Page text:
Boris Johnson said that he had “always been in favour of having people come to this country”. He said that he hoped to strike a trade deal, reportedly worth £28bn a year, with Indian Prime Minister Narendra Modi by the end of the year. Mr Johnson went on to suggest that more relaxed rules for Indian immigrants could be offered by the Government in exchange for a quicker deal that involves trading without tariffs.
This comes after statistics revealed a huge surge in migration to the UK since it introduced a points-based immigration strategy – with the largest contingent coming from India.
Mr Johnson said: “We have a massive shortage in the UK, not least in experts in IT and programmers.
“We’re short to the tune of hundreds of thousands in our economy.
“We need to have a professional approach but it has to be controlled.”
The PM’s citation of skills shortages as a reason for encouraging immigration comes after Tony Blair suggested dealing with the shortage by boosting the number of people attending university to 75 percent by 2040.
Mr Modi has presented easier immigration as a key part of a trade deal with India.
This could take the form of cheaper work visas, which can cost over £1000, or a scheme for young Indians to live and work in the UK for three years.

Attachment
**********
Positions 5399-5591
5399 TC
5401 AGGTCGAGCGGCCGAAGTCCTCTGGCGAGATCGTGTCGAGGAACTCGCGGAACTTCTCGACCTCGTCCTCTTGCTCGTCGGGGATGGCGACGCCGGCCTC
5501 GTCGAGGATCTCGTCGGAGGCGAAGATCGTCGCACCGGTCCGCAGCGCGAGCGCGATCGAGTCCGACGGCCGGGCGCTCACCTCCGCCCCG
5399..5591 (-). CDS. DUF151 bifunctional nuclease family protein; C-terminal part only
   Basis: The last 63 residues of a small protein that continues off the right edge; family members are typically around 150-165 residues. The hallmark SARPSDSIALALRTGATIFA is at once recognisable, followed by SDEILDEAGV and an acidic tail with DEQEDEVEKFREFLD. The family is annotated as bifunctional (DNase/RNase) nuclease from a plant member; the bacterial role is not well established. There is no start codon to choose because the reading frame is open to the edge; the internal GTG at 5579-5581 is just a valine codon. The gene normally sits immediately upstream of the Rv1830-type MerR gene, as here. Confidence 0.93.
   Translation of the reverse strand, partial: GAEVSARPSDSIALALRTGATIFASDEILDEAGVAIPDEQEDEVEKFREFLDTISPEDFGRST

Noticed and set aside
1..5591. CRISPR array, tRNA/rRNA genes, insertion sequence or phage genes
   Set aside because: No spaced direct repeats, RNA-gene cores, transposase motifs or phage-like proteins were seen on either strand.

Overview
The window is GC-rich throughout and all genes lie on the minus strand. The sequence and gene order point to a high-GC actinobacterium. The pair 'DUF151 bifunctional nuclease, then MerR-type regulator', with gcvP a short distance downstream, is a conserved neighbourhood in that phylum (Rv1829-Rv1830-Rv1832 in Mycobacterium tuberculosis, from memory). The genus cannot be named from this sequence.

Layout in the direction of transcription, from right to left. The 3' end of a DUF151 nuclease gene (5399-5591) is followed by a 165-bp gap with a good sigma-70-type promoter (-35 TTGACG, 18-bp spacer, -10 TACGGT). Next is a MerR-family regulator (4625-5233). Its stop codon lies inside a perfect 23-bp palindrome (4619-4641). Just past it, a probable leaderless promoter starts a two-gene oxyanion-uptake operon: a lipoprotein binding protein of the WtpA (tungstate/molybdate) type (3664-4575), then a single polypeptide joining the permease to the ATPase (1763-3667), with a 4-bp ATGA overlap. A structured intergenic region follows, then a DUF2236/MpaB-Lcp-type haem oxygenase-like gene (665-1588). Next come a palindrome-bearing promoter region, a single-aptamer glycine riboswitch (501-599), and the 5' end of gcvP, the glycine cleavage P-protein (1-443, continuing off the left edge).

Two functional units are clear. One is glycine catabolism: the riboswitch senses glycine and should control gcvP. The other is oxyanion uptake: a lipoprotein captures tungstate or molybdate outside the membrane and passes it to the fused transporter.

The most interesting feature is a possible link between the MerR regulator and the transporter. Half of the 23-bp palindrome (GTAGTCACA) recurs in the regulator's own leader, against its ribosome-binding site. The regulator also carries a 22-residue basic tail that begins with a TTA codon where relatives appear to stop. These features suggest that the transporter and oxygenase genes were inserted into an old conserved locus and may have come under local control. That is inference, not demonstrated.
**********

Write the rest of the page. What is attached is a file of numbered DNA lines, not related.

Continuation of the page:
The Telegraph report that Downing Street hopes the long-delayed visit to India can deepen defence and economic ties between Britain and the country, and represents a key part of Mr Johnson’s post-Brexit strategy.
The “tilt to the Indo-Pacific” was announced as formal government foreign policy last year following a strategic review.
Furthermore, the diplomatic trip means that as MPs vote today on launching an investigation into whether Mr Johnson misled Parliament, he will be in India.
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This could help to promote his message of “getting on with his job” – which he had given as the reason for refusing to resign despite being the first Prime Minister in history to be sanctioned for breaking the law.
The new points-based immigration system has lowered the salary and skill thresholds for those looking to work in the UK, prompting a surge in immigration, primarily from India.
67,839 work visas were granted to Indian migrants last year – a 14 percent rise from 2019.
The trip to India also represents an opportunity for Britain to encourage further resistance to Putin’s invasion of Ukraine from the country, which has so far been limited.
India has made no promise to scale back Russian oil and gas imports or public condemnation of Mr Putin over the invasion, despite public pressure from Liz Truss.
Around two-thirds of Indian military equipment is estimated to have been purchased from Moscow.
Mr Johnson “said the UK had a deep and long-lasting partnership with India and would seek to further expand that during his visit”, as part of the official readout of the meeting issued by Downing Street.
“The UK will continue to work with other countries to provide alternative options for defence procurement and energy for India to diversify supply chains away from Russia.”
However, he added that the UK would not be looking to lecture other democratically elected governments, but instead “look to offer new opportunities which benefitted both the people of UK and India.”